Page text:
Ternate – Coordination and Supervision (Korsup) of the mining sector is part of the National Movement to Save Natural Resources (GN-PSDA), declared in 2014 in Ternate, North Maluku. Korsup of the mining sector aims to encourage improved mining governance free of corruption, collusion, and nepotism and strengthen law enforcement in the natural resources sector. Korsup of the mining sector was initiated by the Corruption Eradication Commission (KPK), involving various stakeholders at the national and regional levels, as well as the involvement of civil society and academics.

KPK and the Ministry of Energy and Mineral Resources (MEMR) held an offline “Coordination and Supervision of Mining Sector in Seven Provinces” Kick Off Meeting in Ternate, North Maluku, on Tuesday, March 29, 2022. The seven provinces include Bali, West Nusa Tenggara, East Nusa Tenggara, Maluku, North Maluku, Papua, and West Papua. The event was attended by various stakeholders at the national and regional levels, as well as civil society organizations.

A. Abdul Gani Kasuba, Governor of North Maluku, gave a speech that North Maluku Province is one of the provinces that has a significant mining sector wealth, such as nickel and iron sand. Therefore, it attracts investors to encourage the downstream of the mining sector. One of them is the construction of a smelter in Halmahera. His speech also emphasized the importance of good governance in the mining sector so it is utilized as much as possible for the prosperity of the people. “I have high hopes for all of us. Hopefully, this meeting will advance the mining sector in North Maluku and six other provinces. Make this meeting an important meeting to improve governance in the mining sector,” he said.

Nurul Ghufron, Deputy Chairman of KPK, explained the purpose of this Korsup activity. This Korsup will be a forum to equalize voices between stakeholders both at the central and regional levels. With this Korsup, it is hoped that stakeholders in the mining sector will have the same vision. “The requirement for coordination is to have the same vision, what do we see mining as, revenue, energy source, sustainability,” he concluded. Nurul also emphasized that coordination needs to understand the structure, function, and role at the central and regional levels. “We must also understand and share each other’s strengths and weaknesses. When the regions do not have technical personnel, the center can help with that. Vice versa, when the center does not know about the situation in the field directly, then the region plays a role in helping,” said Nurul.

Muhammad Wafid A.N., Director of Mineral and Coal Revenue (Minerba) of ESDM, gave a presentation related to the mining sector in Indonesia, which included regulatory aspects, obligations, and licensing data for the mineral and coal sub-sector, and also information about illegal mining (PETI). In the regulatory element, the government is currently drafting several derivative regulations from Law No.3 of 2020 or the Minerba Law. Some of these derivative regulations include the Draft Government Regulation (RPP) on Mining Areas, RPP on Guidance and Supervision as well as Reclamation and Post-mining in the Implementation of Minerba Mining Business Management, and several other Draft Ministerial Regulations (RPermen ESDM), such as RPermen on Procedures for Granting Licenses and Reporting, RPermen on Procedures for Granting Areas in the Minerba Mining Sector, and others. Wafid added that in the context of the regional authority, the central government is currently drafting a Presidential Regulation (RaPerpres) on the Delegation of Business Licensing in the Minerba Mining Sector.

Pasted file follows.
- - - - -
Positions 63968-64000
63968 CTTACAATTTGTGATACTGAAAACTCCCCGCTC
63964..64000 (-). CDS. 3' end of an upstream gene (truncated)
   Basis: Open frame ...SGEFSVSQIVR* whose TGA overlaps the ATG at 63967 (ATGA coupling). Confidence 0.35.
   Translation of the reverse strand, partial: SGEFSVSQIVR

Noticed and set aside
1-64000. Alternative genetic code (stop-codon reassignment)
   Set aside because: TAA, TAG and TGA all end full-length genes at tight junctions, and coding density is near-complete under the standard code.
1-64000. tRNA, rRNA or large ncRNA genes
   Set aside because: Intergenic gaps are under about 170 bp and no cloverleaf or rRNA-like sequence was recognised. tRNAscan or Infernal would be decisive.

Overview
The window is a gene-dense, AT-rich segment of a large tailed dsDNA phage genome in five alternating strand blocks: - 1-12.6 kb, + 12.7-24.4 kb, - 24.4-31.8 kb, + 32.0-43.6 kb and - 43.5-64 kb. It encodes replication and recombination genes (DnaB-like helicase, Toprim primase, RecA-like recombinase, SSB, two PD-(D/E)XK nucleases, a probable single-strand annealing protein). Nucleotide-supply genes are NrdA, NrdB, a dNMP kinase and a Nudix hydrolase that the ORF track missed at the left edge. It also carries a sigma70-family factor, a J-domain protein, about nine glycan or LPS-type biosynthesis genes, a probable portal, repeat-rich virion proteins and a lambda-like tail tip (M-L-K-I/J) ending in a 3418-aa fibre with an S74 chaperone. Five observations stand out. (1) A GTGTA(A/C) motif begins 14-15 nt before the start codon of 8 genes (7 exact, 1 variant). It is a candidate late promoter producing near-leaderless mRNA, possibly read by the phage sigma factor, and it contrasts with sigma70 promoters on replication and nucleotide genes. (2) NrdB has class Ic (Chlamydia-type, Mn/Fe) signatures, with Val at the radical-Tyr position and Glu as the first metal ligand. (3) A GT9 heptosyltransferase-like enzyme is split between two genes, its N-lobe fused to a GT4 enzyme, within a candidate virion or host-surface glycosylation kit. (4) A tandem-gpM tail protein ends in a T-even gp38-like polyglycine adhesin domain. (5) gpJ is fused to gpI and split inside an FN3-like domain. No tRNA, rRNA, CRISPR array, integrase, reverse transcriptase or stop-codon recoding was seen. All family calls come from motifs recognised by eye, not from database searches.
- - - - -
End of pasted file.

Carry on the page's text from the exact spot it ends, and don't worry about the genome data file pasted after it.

Wafid added that the obligations of business entities according to Permen ESDM No.7 of 2020 and Permen Finance No.61 of 2021 include 1) Submitting an Annual RKAB Report; 2) Placing Reclamation and Post-mining Guarantees; 3) Implementing Community Development and Empowerment Programs (PPM); 4) Increasing Added Value, and 5) Making Non-Tax State Income (PNBP) Payments. At the end of his presentation, Wafid gave an overview of the distribution of PETI locations throughout Indonesia. “If we look at the data from March 2022, the PETI locations reached 195 locations spread across six provinces (Bali is omitted). We are trying to handle it by inviting other stakeholders to enforce the law against illegal mining,” said Wafid.

Dian Patria, Head of the KPK’s Prevention Coordination Task Force Region V Directorate, sparked the panel discussion by explaining ten challenges in the mining sector today. The new Mining Law regulates the decentralization of mining authority from the regions to the center. It has created a recent polemic regarding the role of areas in managing their natural resources. Dian emphasized that this decentralization of authority will impact weak supervision in the field, resulting in the rise of illegal mining and increasingly massive environmental impacts. “From our observations, there are ten challenges in the mining sector today, namely 1) Decentralization of authority; 2) Illegal exports; 3) Non-compliance of license holders; 4) Weak supervision; 5) Environmental impact; 6) Foreign labor issue; 7) IUP “reincarnation”; 8) Contribution to the local economy; 9) Social conflict; 10) Illegal mining,” she said. Dian added that solving these challenges requires the support of all parties, both at the national and regional levels, to collaborate, build synergy, and integrate mining sector data from upstream to downstream.